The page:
Left Alliance

A safety case is a document that collates all the information used to manage a building’s fire

With the Building Safety Case legislation gaining momentum and set to be implemented shortly, many landlords will have to start thinking about how they will comply. This new regime will require all higher risk buildings (and their occupants) to be registered and a Safety Case Report prepared for submission to the Building Safety Regulator. The aim is to show that’reasonable steps have been, or will be, taken’ to mitigate major fire and structural risks.

A safety case is a document that collates all the information used to manage a building’s fire and structural safety, including operation manuals, risk assessments, and statutory compliance records. It must be readily available and will have to be resubmitted every time there is any change or new information.

It will also have to contain a risk assessment that will show that the ‘accountable person’ has considered the major fire and structural risks for their occupants and those using the building and how they are to be managed and controlled. It must also outline how the occupants will be engaged and informed at different stages of the occupancy.

This information may already exist within existing files or will be accessible through a building’s design and specification documentation, fire strategies, or existing fire risk assessments. However, it will need to be collated into a single comprehensive and easily accessible report for future reference and use by the building owner and its residents, and the regulator.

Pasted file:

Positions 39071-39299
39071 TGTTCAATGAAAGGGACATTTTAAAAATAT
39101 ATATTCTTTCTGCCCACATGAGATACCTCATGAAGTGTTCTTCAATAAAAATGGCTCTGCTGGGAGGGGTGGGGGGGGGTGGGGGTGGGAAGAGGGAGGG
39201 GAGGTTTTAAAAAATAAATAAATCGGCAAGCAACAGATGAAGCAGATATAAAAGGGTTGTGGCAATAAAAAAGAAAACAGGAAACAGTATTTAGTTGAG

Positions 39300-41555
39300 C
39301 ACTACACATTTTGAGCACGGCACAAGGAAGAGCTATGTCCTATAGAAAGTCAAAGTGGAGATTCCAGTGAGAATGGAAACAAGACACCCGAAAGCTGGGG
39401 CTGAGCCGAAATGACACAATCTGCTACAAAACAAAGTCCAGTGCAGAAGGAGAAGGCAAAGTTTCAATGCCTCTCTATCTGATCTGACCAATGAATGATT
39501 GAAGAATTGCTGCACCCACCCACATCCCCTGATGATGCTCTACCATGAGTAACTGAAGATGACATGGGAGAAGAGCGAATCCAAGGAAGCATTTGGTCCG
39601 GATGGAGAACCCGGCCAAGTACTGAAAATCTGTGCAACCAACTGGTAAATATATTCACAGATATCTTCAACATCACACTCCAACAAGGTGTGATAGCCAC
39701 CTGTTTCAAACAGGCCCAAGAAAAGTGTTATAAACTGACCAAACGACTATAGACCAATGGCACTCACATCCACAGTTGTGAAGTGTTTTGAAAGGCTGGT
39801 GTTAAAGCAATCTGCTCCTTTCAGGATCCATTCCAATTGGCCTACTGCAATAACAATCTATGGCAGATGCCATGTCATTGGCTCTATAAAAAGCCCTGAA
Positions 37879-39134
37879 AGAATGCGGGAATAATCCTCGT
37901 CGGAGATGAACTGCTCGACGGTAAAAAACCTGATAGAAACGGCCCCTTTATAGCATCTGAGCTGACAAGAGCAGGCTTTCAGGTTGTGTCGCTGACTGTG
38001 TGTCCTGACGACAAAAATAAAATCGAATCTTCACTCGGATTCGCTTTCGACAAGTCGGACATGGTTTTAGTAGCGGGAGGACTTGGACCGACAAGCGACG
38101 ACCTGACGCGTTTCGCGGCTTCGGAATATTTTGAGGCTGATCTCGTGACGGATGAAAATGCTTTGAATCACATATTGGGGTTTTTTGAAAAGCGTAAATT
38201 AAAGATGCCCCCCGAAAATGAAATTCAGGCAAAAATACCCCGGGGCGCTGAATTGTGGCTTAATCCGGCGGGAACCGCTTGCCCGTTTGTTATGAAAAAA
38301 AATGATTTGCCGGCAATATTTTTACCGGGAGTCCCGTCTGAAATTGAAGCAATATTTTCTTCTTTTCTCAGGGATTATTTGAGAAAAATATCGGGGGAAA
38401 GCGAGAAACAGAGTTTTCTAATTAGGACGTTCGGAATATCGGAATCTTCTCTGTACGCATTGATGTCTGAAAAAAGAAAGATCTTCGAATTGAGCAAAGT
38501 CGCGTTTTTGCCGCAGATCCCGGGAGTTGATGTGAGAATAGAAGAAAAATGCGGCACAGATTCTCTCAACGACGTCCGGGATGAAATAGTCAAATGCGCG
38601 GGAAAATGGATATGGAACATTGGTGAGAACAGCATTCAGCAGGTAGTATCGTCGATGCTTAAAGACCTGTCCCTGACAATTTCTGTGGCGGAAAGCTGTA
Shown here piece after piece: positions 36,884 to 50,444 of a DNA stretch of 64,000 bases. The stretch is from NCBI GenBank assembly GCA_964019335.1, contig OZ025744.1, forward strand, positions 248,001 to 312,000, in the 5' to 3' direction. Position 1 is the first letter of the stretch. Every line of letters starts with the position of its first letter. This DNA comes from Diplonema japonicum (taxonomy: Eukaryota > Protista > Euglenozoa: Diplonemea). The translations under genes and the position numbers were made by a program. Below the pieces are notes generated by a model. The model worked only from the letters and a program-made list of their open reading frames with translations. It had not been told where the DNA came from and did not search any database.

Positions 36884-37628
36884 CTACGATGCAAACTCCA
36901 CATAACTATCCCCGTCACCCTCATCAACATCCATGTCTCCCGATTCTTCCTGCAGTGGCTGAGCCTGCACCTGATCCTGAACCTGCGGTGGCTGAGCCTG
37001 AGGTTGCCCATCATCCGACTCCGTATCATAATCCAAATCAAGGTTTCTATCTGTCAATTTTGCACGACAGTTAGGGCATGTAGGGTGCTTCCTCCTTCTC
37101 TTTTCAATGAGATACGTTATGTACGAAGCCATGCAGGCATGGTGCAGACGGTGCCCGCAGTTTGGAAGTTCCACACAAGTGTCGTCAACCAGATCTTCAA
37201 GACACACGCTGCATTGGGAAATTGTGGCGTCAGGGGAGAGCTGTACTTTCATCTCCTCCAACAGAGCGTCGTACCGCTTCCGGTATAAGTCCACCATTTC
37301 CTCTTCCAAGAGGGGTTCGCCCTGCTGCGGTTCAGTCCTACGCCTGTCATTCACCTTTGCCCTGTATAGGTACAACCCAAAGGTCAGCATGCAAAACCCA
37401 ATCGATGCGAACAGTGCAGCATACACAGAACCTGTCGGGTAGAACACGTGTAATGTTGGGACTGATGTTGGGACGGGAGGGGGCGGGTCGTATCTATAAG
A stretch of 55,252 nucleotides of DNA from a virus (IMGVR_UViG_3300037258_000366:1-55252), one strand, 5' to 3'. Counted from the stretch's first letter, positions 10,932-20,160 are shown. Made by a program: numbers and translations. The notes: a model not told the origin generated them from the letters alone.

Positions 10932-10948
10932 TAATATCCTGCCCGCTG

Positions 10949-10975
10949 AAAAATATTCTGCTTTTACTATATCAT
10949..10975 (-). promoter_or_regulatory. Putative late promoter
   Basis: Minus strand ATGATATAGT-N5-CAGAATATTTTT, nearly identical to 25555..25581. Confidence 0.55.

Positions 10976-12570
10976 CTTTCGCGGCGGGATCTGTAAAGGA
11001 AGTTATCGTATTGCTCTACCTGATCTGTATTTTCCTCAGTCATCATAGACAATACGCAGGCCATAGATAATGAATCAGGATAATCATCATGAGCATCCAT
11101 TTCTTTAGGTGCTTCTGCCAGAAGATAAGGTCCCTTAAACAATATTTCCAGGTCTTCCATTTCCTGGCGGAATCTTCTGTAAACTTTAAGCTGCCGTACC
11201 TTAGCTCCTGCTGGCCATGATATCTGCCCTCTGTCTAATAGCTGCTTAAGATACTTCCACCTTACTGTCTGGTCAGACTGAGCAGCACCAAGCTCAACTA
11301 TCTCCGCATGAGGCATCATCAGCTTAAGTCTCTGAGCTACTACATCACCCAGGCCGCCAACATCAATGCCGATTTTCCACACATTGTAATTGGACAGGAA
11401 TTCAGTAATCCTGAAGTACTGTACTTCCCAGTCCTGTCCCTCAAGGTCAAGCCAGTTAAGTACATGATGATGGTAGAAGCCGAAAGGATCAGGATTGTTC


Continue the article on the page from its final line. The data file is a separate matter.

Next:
Once the Safety Case has been approved by the Building Safety Regulator it will need to be submitted to each occupant. This will allow them to check that their landlord has registered their high rise building and provided a ‘Building Safety Certificate’. The occupants will then need to sign this to confirm they have read and understood it and agree to the responsibilities that come with living in a higher risk building.

The occupants will then have a legal right to complain to the ombudsman about any issues they feel are not being addressed. The ombudsman service will be independent of the building owner and is expected to launch in 2023.

This will bring a whole host of new obligations for landlords, including the need to establish and operate a resident’s panel and to ensure that any complaints are handled promptly and effectively. It will also require landlords to create a ‘golden thread’ of information, which must be accessible digitally and track all the evidence of risk assessments, certifications and safety checks throughout a building’s lifecycle. This will be the main way for landlords to demonstrate that’reasonable steps have been, and will continue to be, taken’ to mitigate major fire and structure failure risks. It will also prove that they are meeting their statutory obligations. This will be an important piece of legislation for all landlords to embrace, whatever size they are.